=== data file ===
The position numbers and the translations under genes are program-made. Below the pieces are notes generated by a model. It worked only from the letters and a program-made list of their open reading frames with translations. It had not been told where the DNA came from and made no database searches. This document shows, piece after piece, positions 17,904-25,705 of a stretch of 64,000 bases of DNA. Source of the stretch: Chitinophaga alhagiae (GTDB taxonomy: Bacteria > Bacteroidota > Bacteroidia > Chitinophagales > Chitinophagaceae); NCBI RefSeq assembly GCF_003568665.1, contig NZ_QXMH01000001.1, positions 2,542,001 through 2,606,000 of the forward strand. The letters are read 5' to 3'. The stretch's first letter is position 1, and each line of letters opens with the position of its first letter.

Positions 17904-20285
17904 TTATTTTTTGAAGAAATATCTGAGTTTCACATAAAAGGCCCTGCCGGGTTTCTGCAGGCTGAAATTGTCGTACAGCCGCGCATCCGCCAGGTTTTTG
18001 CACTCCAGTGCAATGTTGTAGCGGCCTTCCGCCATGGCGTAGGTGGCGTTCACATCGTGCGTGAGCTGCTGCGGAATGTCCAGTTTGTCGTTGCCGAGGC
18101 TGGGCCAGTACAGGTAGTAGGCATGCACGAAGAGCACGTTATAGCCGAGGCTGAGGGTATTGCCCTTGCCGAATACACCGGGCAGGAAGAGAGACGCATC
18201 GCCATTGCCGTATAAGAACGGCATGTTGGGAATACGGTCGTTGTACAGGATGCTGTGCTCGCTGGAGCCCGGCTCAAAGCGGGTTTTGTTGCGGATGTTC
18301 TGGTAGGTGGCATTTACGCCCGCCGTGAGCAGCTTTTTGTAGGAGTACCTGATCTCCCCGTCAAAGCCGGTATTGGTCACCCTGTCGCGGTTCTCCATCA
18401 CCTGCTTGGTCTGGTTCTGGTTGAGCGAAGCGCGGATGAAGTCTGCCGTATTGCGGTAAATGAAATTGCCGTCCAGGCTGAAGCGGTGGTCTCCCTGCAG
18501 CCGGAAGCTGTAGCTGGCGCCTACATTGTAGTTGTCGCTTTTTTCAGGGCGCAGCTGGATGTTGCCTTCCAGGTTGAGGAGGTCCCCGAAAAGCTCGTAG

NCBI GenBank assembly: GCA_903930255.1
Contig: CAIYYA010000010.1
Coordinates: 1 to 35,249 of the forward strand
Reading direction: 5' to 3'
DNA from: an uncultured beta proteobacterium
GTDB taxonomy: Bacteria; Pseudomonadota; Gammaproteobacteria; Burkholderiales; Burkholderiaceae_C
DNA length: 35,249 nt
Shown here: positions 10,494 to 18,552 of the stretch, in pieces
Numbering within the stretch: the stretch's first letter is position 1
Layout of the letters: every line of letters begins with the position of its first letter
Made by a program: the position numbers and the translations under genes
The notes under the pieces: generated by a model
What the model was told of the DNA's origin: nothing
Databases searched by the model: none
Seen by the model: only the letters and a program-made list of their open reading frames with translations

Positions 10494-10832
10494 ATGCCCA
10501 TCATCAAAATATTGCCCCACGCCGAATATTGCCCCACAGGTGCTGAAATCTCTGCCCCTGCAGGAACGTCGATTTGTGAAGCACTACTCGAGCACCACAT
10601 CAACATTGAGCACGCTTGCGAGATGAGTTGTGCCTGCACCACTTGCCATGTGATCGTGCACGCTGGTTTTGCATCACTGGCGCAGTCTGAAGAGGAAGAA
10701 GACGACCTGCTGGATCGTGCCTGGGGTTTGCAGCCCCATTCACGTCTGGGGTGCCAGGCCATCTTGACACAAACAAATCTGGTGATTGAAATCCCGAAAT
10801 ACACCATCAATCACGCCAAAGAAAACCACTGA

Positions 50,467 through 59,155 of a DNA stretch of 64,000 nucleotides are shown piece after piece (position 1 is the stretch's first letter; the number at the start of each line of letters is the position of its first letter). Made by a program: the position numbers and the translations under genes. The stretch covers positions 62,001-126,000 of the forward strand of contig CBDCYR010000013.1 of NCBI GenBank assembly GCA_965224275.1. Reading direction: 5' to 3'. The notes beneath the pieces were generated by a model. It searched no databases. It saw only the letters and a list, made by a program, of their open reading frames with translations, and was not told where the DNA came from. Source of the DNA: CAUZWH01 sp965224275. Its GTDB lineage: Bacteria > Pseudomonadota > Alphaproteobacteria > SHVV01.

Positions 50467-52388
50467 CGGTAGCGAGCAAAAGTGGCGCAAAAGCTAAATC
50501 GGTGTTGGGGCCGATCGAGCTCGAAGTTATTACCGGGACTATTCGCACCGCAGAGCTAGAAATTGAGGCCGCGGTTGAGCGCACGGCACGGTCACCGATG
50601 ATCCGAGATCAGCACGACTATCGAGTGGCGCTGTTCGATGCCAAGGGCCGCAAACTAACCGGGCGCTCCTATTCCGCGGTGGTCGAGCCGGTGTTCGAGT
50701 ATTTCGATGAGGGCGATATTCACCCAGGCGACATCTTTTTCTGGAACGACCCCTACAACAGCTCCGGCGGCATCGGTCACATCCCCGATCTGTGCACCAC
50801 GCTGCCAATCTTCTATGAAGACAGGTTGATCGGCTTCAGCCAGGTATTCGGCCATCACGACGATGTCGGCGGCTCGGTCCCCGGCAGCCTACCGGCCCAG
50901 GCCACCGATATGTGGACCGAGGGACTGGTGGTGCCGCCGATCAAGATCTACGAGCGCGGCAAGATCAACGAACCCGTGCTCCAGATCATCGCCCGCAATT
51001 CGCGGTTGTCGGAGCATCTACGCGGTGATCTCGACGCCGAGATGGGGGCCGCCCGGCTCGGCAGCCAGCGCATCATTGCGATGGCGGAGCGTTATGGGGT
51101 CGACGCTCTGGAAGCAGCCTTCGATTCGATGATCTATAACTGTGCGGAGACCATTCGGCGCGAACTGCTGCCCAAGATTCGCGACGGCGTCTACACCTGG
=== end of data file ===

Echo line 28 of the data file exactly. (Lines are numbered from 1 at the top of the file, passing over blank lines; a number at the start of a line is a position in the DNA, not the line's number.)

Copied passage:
10601 CAACATTGAGCACGCTTGCGAGATGAGTTGTGCCTGCACCACTTGCCATGTGATCGTGCACGCTGGTTTTGCATCACTGGCGCAGTCTGAAGAGGAAGAA